Archive for October, 2010


i love it when a plan comes together

One of my favorite quotes occurred at the end of every episode of the popular television series The A-Team. George Peppard’s character, Colonel Hannibal Smith, with a cigar clinched between his teeth and an impish grin on his face, would look around at his team and triumphantly exclaim, “I love it when a plan comes together!”

Of course the irony of this statement was that “the plan” was always a loose-knit strategy that evolved over the course of the episode usually involving a lot of dumb luck and intuitive behavior (i.e., flying by the seat of their pants) on the part of Smith and his fellow team members. Admittedly, this is not the best strategy for living, but it was fun, albeit inane, entertainment.

As followers of Jesus we are called to live more strategically than that. The Scripture tells us that we are to desire wisdom, attain wisdom and put that wisdom into practice in our lives continually if we want to live in a way that is pleasing to God.

Nevertheless, the fact remains that there are a lot of things in life that are simply beyond our control. The Bible is clear that God is the one who directs the steps of his people (Psalm 37:23) and, at times, the way he leads us seemingly makes no sense. It is in those times, if we remain faithful, that we learn what Paul meant when he wrote, “And we know that God causes all things to work together for good to those who love God, to those who are called according to His purpose” (Romans 8:28) – Paul’s way of saying: “I love it when a plan comes together!”



Hebrews 11:6 tells us that God “is a rewarder of them that diligently seek him.” What does that mean to you? Do you really believe it?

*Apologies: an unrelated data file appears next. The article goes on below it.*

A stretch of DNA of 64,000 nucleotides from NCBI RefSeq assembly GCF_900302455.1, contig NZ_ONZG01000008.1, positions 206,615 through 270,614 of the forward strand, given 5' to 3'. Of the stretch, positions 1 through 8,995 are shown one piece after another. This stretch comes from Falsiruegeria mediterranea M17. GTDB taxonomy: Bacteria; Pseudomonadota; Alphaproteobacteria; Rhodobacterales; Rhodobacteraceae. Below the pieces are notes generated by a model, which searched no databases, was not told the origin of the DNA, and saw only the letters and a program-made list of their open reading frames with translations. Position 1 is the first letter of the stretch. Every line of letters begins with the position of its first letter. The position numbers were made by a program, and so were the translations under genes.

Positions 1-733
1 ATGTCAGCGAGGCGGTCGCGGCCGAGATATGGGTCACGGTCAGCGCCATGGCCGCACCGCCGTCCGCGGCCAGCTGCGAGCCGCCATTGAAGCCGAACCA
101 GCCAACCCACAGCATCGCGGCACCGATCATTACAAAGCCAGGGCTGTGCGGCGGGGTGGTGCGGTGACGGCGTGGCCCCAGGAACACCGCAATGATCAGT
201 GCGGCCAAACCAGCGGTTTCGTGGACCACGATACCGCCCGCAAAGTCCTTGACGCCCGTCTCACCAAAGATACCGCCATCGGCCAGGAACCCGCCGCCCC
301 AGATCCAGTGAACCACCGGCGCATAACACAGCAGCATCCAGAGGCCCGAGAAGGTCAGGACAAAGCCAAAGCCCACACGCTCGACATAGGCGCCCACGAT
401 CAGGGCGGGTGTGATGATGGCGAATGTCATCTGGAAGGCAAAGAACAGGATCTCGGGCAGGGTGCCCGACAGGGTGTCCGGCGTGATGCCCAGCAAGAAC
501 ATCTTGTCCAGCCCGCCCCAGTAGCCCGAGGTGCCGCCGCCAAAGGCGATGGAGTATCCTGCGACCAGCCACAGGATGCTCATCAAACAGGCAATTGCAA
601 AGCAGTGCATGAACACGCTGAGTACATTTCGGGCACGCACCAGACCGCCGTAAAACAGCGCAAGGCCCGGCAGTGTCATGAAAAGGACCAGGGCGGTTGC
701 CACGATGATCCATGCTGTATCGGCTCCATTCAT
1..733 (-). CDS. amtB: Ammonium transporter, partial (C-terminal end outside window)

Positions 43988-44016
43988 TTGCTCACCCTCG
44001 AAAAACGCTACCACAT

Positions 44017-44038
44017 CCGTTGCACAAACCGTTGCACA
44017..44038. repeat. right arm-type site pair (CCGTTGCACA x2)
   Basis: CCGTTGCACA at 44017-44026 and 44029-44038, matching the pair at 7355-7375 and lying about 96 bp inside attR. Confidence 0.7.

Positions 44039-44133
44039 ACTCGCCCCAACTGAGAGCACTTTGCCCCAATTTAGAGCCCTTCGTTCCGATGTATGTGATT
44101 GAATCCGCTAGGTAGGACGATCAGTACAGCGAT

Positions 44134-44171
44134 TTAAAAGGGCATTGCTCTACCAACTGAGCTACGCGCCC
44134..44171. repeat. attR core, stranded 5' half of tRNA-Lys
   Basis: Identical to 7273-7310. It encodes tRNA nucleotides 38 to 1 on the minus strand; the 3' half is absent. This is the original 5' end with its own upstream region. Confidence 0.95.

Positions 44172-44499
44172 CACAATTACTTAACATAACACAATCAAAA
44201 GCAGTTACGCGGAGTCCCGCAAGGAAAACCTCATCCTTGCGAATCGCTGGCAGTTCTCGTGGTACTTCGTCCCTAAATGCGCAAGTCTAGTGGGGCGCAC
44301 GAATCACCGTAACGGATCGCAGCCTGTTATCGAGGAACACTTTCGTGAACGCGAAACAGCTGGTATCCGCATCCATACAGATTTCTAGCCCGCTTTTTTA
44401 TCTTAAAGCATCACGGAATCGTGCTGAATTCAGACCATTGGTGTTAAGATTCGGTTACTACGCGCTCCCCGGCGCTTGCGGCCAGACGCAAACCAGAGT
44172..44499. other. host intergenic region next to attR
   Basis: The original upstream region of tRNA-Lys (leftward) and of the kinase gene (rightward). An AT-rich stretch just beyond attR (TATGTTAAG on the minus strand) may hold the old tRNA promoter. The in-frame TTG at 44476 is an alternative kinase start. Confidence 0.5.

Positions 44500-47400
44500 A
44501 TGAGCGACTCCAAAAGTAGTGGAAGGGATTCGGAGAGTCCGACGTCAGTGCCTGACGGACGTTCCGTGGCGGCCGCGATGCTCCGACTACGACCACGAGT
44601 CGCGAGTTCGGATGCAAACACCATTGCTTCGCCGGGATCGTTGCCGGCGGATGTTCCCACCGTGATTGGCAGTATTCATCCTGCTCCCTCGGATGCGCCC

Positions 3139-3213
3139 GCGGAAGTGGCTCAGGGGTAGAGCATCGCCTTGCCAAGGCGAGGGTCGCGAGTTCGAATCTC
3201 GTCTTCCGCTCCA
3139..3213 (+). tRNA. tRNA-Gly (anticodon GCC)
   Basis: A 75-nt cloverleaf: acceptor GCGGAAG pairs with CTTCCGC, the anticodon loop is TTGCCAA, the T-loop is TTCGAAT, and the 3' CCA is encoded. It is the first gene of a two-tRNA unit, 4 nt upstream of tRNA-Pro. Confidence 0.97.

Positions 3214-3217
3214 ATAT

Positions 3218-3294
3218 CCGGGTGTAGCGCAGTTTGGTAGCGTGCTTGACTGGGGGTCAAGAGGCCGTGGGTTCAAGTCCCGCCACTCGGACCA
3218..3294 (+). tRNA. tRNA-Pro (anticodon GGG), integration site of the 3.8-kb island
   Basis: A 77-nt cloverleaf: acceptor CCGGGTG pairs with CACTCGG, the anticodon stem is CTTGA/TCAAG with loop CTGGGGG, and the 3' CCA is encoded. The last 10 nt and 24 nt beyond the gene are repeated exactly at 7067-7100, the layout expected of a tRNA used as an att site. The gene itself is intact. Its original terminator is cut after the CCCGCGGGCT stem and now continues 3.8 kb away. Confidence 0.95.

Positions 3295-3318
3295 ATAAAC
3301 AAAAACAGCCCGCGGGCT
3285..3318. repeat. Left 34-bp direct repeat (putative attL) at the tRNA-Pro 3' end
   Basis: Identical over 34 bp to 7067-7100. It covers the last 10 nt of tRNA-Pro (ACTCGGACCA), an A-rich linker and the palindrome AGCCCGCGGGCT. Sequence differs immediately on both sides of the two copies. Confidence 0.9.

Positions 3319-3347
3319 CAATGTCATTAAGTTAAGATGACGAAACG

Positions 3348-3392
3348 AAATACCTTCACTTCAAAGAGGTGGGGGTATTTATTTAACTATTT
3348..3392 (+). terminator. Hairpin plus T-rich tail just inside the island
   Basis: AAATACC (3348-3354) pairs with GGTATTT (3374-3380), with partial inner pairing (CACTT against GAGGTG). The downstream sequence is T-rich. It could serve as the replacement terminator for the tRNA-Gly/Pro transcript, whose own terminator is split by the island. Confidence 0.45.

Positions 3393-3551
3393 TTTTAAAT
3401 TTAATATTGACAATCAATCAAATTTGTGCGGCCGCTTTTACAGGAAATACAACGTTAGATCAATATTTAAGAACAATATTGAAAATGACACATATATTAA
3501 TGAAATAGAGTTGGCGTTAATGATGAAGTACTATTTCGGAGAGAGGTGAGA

The word “rewarder” literally means “paymaster”. When was the last time you worried every time payday came around whether you were going to be remunerated for your labor or not? I know there are some who have worked for companies who have had financial problems from time to time but, for the most part, getting a check on payday is a part of our routine.

The implication of Hebrews 11:6 is that when we live by faith we can expect God to do great things on our behalf. The first part of the verse tells us that faith pleases God. Faith gets God’s attention and procures his favor upon our lives. The Scripture says that, “Abraham believed God, and it was credited to him as righteousness.” (Romans 4:3) Later, in the same chapter (v. 21), Paul gives us an idea of what that looked like when he said that Abraham was “fully persuaded that God had power to do what he had promised”, and so Abraham acted with confidence in regard to God’s instruction.

It is important to note that obedience is the evidence of genuine faith. That’s what James meant when he explained that “faith without works is dead.” (James 2:26) Diligently seeking God means putting him first in our lives and making his priorities ours. Jesus was adamant when he told his listeners that if they would make the Kingdom (i.e., God’s way of doing things) their priority, God would supply everything they had need of (Matthew 6:33). That’s why the writer of Hebrews could be so bold in his earlier statement about God being pleased with and rewarding those who live by faith.


this is the day